@crissangel / Instagram 1 / 7
@crissangel / Instagram 1 / 7

For Criss Angel, with the good came the bad -- the horrible, in fact.

As he was on the verge of announcing a new stage show in Las Vegas called "Mindfreak Live," he got a phone call that changed his life: His then 20-month-old son, Johnny Crisstopher Sarantakos, had been diagnosed with Acute Lymphoblastic Leukemia, a common type of cancer that strikes children.

"I broke down," he told Wonderwall.com, recalling that moment five months ago.

With his son living in Australia, Criss immediately canceled a string of his Vegas-based Cirque du Soleil show, "Believe," to fly across the world to be with Johnny.

Fast forward to the present day: Johnny is "technically" in remission and doing well, his father says. Criss also has a new Las Vegas show set to officially launch on June 23 and, because of Johnny's diagnosis, the former A&E star also has a new purpose in the world.

On the day that his new show "Mindfreak Live," was formally announced, Criss spoke exclusively with Wonderwall.com.

Q: How will "Mindfreak Live" differ from "Believe?"

A: "It's 18 years in the making. It's what I always wanted to do, and to have this opportunity to bring to Las Vegas the most mind blowing magic revolution and an experience like this is really just amazing. People are going to see the state of the art lighting, pyrotechnics, lasers, 3D immersion experiences and the most revolutionary illusions that the world of magic has ever seen."

Q: What illusion are you most excited to showcase in the new show?

A: "I have more magic in this show than any magic show in the history of my show or any other magic show ever. One of the things I've been working on is this brand new levitation where people will see me float in ways that are impossible to date, until now. People will see me float in a way that will keep their mouth open and in awe and wonderment."

Q: People have used a lot of titles for you over the years. What's your favorite?

A: "I've been called so many things. I don't care what people say as long as what I'm doing is provoking a response, good bad or indifferent. I want to move people with my art in some way. In 'Mindfreak Live' it truly will connect with people in the purest form and that is the form of emotion. This show is scary, it's seductive, it's ominous, it's funny and it's heartwarming."

Q: While you were planning this, Johnny had a battle of his own…

A: "Last week I was with my son in Australia and he's going through a very difficult Chemo block. It's called delayed intensification and it's one of the hardest blocks to get through. But, my son is incredibly resilient and brave. The thing is, no child should ever go through this… It's a horrendous situation and there needs to be a voice to really perpetuate awareness, funding and research so that no child ever has to go through what my child and so many other children go through day after day.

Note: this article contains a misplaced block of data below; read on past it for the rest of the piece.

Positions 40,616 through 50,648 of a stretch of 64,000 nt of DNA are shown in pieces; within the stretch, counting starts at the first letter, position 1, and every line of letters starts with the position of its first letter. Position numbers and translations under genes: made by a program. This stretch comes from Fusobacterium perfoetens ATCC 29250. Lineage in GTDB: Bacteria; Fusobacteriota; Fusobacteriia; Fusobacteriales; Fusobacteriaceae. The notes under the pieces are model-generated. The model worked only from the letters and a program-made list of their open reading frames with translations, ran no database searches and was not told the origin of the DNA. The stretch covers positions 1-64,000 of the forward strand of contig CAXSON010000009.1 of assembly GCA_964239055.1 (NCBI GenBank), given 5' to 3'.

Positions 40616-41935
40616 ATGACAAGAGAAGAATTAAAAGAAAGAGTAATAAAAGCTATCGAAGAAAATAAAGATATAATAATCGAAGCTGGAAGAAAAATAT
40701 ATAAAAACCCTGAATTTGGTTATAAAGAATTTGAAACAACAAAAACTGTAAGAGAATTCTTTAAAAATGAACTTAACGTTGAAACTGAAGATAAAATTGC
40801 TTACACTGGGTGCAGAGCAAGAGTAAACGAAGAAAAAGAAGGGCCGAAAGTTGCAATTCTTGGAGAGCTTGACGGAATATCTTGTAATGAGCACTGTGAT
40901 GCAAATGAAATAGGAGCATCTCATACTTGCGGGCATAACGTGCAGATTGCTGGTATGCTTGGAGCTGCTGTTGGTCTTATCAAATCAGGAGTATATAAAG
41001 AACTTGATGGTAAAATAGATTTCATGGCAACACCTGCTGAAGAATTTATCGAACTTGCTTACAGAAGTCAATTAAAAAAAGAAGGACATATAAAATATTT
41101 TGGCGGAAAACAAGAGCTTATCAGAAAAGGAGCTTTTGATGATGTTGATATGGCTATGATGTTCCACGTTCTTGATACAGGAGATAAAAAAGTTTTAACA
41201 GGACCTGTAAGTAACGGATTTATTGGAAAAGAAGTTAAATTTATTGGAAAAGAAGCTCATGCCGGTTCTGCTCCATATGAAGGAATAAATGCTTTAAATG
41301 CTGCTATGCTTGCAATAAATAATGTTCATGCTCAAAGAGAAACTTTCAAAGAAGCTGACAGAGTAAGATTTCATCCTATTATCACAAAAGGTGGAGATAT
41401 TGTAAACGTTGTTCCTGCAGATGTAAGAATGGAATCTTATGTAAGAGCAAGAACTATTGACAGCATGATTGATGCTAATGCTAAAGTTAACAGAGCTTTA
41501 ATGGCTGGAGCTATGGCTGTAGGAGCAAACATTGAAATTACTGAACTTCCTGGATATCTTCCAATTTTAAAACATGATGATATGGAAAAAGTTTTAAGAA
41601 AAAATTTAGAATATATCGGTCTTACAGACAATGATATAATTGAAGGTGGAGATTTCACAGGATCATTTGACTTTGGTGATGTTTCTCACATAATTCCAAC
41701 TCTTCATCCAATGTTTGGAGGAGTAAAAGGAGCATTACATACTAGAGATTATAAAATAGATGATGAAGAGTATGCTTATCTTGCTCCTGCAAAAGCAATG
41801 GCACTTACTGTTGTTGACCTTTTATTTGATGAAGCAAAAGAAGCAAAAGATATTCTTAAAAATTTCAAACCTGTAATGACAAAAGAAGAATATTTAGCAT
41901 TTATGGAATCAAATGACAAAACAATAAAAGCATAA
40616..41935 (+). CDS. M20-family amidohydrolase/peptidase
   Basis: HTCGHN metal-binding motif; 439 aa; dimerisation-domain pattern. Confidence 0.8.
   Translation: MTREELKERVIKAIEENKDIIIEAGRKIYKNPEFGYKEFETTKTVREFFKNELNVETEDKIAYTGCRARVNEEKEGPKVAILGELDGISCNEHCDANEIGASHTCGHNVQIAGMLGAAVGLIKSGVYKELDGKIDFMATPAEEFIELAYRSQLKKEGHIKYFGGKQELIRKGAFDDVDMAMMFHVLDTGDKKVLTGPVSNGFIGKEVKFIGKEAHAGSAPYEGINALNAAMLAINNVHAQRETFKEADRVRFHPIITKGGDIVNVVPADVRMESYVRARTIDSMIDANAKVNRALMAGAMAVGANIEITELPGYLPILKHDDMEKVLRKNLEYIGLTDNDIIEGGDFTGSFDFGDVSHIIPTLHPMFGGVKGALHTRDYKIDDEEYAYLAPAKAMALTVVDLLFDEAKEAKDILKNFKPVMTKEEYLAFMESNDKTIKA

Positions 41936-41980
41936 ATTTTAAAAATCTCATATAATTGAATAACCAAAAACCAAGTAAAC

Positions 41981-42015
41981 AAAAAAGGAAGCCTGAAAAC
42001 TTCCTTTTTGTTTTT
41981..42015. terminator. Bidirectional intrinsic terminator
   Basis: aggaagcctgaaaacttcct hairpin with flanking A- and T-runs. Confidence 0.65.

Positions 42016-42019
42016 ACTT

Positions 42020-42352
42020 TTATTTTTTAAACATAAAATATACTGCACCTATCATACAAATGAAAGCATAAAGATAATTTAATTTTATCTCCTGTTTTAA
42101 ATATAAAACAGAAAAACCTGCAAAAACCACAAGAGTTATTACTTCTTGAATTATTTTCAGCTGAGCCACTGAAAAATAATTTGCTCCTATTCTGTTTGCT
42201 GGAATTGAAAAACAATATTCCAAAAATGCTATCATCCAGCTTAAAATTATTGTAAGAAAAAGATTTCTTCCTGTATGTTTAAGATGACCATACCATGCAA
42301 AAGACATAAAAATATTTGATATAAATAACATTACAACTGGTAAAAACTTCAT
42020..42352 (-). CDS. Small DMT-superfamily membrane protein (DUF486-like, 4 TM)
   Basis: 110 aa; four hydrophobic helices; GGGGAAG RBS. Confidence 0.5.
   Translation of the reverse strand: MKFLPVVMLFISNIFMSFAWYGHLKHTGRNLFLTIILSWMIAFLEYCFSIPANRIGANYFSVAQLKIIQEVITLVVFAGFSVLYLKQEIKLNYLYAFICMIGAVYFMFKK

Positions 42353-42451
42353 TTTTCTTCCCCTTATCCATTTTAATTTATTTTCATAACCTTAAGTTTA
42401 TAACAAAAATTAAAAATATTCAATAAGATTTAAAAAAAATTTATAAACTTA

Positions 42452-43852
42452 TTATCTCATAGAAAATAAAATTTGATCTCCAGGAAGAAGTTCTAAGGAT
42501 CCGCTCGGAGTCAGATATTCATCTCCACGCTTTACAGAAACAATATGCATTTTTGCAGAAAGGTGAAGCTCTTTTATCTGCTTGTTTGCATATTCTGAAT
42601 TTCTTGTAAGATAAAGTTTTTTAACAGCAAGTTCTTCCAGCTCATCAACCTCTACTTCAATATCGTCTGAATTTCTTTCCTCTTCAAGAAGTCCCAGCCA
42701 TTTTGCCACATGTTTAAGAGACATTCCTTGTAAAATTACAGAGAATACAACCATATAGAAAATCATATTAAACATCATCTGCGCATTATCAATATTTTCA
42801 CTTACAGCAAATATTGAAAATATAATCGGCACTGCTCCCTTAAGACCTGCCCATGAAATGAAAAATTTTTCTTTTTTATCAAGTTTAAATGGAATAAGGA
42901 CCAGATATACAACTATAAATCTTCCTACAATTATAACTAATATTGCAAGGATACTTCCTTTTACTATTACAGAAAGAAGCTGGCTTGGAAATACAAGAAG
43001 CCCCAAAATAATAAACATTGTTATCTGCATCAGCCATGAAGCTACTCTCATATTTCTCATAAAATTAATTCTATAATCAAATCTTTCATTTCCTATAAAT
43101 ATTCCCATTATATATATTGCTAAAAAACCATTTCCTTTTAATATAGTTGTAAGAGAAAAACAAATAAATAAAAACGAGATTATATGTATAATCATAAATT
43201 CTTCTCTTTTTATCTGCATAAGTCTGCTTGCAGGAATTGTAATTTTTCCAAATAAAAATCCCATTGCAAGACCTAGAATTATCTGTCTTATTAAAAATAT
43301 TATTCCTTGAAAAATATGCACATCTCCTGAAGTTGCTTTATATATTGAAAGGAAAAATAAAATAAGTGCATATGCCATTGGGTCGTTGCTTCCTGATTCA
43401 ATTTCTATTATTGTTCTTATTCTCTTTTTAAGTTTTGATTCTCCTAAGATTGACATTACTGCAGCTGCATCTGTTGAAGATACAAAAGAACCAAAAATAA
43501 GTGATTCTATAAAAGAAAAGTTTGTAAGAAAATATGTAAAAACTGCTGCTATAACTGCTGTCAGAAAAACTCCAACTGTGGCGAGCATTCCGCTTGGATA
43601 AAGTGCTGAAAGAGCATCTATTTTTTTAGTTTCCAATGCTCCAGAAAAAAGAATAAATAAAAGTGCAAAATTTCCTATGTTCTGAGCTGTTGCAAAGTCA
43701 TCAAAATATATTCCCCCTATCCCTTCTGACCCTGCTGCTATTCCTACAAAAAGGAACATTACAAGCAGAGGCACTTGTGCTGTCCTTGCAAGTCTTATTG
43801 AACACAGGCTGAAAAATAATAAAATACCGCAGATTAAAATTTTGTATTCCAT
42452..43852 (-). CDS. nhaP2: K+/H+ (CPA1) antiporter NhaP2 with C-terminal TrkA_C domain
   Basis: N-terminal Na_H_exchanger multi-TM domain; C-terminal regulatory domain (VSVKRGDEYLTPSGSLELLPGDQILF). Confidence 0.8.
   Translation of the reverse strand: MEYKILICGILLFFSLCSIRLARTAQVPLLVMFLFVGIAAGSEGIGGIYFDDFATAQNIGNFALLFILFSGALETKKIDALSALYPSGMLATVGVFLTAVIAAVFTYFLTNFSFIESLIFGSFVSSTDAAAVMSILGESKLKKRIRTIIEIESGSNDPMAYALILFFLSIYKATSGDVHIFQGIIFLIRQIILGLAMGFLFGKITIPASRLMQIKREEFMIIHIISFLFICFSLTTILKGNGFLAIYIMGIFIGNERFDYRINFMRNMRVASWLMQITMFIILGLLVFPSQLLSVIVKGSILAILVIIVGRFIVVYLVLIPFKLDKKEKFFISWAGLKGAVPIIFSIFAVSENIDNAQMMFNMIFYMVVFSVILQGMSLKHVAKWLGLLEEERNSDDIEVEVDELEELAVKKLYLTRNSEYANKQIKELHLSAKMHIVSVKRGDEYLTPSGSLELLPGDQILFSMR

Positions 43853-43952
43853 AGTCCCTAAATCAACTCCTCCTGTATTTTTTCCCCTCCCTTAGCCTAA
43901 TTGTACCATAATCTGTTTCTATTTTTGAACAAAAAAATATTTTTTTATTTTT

Q: Being in the public eye, how are you lending your voice to this?

A: "On Sept. 12 we're having big event called Help Heal Every Life Possible and it's going to benefit the Johnny Christopher Children's Charitable Foundation. One hundred percent of every dime that's raised will go to pediatric cancer and children and research and treatment. There will be a celebrity auction, followed by a show that's going to feature the biggest celebrities on one stage on one night for one incredible cause and I'm very excited. I think this is why I'm blessed with success, to do a greater good in the world. I'm just honored to do this with so many talented people and, on behalf of my son, who, god willing, will be on stage, I hope that we can make a difference and change the fate of children that have cancer and how they can be treated."

Q: How is Johnny doing?

A: "He's doing great. He's technically in remission, although he has to go through three years of treatment to be assured that the cancer is truly gone, which is incredibly difficult. The hardest thing for me is to leave him. He can't travel. His immune system is so low that he has to remain in Australia for treatment, but we're hoping by September he'll be able to come out to Vegas. The most important thing in my life is my son and trying to do something with his illness that will help more children in the future."

Q: What was it like to heard the news that he had cancer?

A: "It's the words that no parent wants to hear. I broke down. We're making a documentary called '1095,' which is the amount of days he has to go through treatment, and '1095' really showcases what it's like for the family and for the child. It really is going to give an inside look. All the money that's raised from that documentary will also go to children's charitable funding for research and treatment. That's my mantra right now, pediatric cancer.

Q: It sounds like you've found a silver lining in all of this..

A: "You got to. You get dealt a hand in life and you either choose to let it crush you or you rise above it, and I choose to take lemons and make lemonade."